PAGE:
Finally, The Hunting Critics maintains that licensed hunting is unethical – and year after year it violates the provisions of the Habitats Directive, Article 16(1)(e) on exemptions for hunting “…under strictly controlled conditions, selectively and on a limited scale.” It is evident that the Conservation Directives are overstepped every year. This applies to the County Councils’ authorisations of licenced hunting permits too, since they do not include the identification and suspension of hunting leaders/hunters from further bear hunts. Instead, hunting companies and trophy hunters can safely count on the County Councils’ generous quotas every year.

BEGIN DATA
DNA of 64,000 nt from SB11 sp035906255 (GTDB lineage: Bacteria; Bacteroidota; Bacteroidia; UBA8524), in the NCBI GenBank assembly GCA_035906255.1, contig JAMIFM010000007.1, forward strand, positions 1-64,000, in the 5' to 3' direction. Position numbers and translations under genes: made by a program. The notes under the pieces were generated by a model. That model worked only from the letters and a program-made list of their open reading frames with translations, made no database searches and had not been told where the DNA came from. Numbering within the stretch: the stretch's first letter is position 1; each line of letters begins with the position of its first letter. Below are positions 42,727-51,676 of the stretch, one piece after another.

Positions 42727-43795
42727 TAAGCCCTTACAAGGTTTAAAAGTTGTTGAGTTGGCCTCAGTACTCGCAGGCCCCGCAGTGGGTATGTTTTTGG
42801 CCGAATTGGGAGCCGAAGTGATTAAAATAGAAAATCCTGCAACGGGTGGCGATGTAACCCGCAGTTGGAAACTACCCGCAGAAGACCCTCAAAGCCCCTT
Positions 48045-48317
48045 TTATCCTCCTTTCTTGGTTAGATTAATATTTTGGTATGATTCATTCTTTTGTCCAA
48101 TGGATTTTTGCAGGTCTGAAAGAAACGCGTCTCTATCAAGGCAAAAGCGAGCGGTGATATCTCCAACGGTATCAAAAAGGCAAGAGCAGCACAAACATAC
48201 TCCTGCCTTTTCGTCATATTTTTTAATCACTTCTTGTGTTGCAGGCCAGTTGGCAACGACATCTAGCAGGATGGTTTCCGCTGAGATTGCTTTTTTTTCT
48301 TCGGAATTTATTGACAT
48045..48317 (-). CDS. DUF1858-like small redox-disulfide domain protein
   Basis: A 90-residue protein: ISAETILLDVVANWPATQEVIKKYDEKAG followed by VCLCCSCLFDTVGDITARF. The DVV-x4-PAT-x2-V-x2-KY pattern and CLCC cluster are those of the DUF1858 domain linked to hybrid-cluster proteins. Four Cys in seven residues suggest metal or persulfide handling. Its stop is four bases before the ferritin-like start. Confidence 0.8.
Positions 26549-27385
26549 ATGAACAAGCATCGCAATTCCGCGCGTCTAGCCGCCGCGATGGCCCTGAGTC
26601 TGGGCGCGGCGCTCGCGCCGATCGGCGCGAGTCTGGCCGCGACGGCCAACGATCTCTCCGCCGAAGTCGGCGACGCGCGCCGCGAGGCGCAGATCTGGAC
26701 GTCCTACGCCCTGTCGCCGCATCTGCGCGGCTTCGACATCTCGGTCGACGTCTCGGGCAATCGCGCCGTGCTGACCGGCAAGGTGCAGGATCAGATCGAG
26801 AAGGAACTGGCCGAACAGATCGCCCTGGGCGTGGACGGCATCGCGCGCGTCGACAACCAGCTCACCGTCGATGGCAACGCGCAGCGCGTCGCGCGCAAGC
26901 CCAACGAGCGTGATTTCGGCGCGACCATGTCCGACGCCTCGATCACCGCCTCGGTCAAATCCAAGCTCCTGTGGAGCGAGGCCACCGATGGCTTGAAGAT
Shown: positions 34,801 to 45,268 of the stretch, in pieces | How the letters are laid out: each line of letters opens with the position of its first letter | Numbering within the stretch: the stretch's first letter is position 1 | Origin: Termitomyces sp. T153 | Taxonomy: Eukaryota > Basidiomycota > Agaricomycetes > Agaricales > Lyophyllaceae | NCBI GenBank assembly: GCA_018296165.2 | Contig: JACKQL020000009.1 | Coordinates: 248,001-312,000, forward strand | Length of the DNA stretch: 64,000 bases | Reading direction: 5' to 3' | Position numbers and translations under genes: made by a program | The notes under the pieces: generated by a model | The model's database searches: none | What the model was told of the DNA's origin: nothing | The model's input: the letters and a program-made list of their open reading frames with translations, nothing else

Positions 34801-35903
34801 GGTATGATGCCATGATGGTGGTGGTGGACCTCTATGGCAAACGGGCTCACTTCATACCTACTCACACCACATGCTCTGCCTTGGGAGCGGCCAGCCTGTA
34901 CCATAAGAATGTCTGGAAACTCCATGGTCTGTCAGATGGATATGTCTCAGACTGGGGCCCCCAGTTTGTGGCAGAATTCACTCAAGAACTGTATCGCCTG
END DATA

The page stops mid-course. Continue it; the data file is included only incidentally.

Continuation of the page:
In view of the above, the Swedish Hunting Critics Association contends that the licensed bear hunt is unethical, openly anti-animal and steeped in contempt for the life patterns of wild animals and their unequivocal right to life.